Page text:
The coronavirus pandemic has impacted the daily lives of people nationwide, but even those far from home have not been spared. Hundreds of passengers on cruise ships—particularly those owned by Carnival Cruise Lines—have been exposed to coronavirus, stranded at sea in quarantine, and otherwise put at risk.
Our maritime injury attorneys are partnering with special counsel working with our passenger and crew member clients who were affected by the coronavirus outbreak who are entitled to make claims for their injuries due to the cruise company’s negligence. Most passenger tickets by contract require lawsuits for passengers to be brought either in Miami, Los Angeles or Seattle. We are working with a network of special maritime attorneys in these ports whom we trust working for our clients. If you believe you have been injured by the cruise company’s negligence, contact us immediately.
Shipowner Negligence May Have Led to Coronavirus Exposure
If you lost a loved one because of coronavirus on a cruise ship, or if you were a passenger or crew member on a cruise with a COVID-19 breakout, you may be eligible for compensation. Cruise lines have a duty to do everything in their power to minimize injuries on their vessels, including containing and controlling potential infections on board. Recent lawsuit filings indicate that Princess Cruise Lines and its parent Carnival Cruise Lines did not take adequate measures to prevent the spread of the virus, nor respond adequately when it became aware of the problem.
So far, several cruise ships have been identified as COVID-19 carriers:
- The Diamond Princess was stranded off the coast of Japan with more than 700 passengers infected with the coronavirus.
- The Westerdam circled the sea for days, trapping passengers aboard with nowhere to dock.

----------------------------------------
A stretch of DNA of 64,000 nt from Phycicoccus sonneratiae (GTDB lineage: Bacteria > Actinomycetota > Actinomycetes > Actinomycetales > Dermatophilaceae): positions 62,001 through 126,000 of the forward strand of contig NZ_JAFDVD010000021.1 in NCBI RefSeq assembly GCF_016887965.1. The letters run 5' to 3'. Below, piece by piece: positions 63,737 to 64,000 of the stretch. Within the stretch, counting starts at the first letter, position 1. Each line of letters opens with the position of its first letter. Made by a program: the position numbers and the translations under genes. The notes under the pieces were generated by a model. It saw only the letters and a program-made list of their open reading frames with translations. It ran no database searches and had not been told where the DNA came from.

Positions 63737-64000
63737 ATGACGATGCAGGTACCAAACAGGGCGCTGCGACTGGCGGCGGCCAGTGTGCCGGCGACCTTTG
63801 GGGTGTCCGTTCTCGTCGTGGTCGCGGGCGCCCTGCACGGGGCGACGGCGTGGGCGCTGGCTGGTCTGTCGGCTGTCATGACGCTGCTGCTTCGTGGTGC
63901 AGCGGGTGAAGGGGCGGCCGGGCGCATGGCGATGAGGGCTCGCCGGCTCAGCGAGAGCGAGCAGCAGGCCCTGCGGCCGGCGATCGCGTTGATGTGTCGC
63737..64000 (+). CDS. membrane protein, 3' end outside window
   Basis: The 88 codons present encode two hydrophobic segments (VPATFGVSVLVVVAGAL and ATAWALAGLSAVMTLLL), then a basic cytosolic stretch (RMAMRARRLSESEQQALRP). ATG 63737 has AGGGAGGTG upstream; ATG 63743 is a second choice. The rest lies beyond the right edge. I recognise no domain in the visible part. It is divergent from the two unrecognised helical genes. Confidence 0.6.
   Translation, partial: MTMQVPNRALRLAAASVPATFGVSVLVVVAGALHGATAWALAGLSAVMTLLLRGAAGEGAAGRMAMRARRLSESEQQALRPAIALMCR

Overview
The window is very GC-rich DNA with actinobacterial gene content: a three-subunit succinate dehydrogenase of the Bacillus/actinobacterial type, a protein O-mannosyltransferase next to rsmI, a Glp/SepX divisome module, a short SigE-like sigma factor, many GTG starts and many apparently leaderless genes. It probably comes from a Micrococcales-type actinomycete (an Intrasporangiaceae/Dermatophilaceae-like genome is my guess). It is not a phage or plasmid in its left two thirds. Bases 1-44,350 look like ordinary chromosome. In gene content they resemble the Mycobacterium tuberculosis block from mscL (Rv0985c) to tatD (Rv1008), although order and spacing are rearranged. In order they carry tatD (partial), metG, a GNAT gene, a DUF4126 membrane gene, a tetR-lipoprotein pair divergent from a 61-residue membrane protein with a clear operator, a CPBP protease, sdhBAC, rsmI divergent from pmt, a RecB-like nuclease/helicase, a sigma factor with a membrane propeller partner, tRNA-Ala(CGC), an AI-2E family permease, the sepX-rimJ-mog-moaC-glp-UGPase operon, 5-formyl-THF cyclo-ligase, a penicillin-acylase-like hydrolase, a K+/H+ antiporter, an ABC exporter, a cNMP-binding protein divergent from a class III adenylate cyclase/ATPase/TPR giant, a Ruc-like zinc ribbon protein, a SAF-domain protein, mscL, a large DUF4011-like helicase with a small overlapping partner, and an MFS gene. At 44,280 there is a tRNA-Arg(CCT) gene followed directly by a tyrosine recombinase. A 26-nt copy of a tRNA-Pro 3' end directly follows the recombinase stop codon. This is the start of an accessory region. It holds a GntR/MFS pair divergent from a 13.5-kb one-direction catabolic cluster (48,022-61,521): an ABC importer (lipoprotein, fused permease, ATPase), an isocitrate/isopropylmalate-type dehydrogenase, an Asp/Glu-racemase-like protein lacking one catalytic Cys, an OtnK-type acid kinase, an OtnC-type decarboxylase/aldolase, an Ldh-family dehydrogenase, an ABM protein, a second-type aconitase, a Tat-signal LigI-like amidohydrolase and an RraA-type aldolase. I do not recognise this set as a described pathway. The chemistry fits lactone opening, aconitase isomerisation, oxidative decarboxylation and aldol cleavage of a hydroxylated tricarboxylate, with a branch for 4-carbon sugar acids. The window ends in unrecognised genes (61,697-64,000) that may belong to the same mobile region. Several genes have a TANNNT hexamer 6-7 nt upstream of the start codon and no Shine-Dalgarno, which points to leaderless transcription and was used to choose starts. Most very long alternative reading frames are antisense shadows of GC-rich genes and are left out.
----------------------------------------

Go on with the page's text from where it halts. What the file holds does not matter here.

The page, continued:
- The Grand Princess docked March 9 in Oakland, California with at least 21 people testing positive for coronavirus.
- The Costa Luminosa set sail across the Atlantic Ocean despite three people testing positive for coronavirus, trapping the remaining passengers on board for seven days.
- The Zaandam was turned away from several ports at the end of March, finally docking at a port in Florida with four dead passengers on board.
- The Coral Princess kept passengers aboard the ship after docking in Miami, despite news reports that Miami-Dade area hospitals were equipped and able to receive COVID-19 patients.
Steps to Take If You Traveled on One of These Cruise Ships
If you could have been exposed to COVID-19 on a cruise ship, it is vital that you:
- Self-quarantine. Staying at home and away from others can prevent the spread of infection to loved ones. Wear a mask and wash your hands often.
- Call a doctor if you develop symptoms. If you have a fever or cough, call your doctor to determine your next steps. Always follow the treatment plan you have been assigned, even if your symptoms improve.
- Keep a log of your illness. While in quarantine, it is a good idea to note your symptoms and effects of your treatment day-to-day, as well as anything you can remember about your experience on the vessel. This can be useful during your recovery and your legal case.
- Speak to an attorney. Unfortunately, the time limit for bringing these types of claims is extremely short. Passengers must provide notice of a claim within six months of the event and file their lawsuit within one year of the incident. By speaking with an experienced lawyer as soon as possible, you protect your right to take action against the cruise line.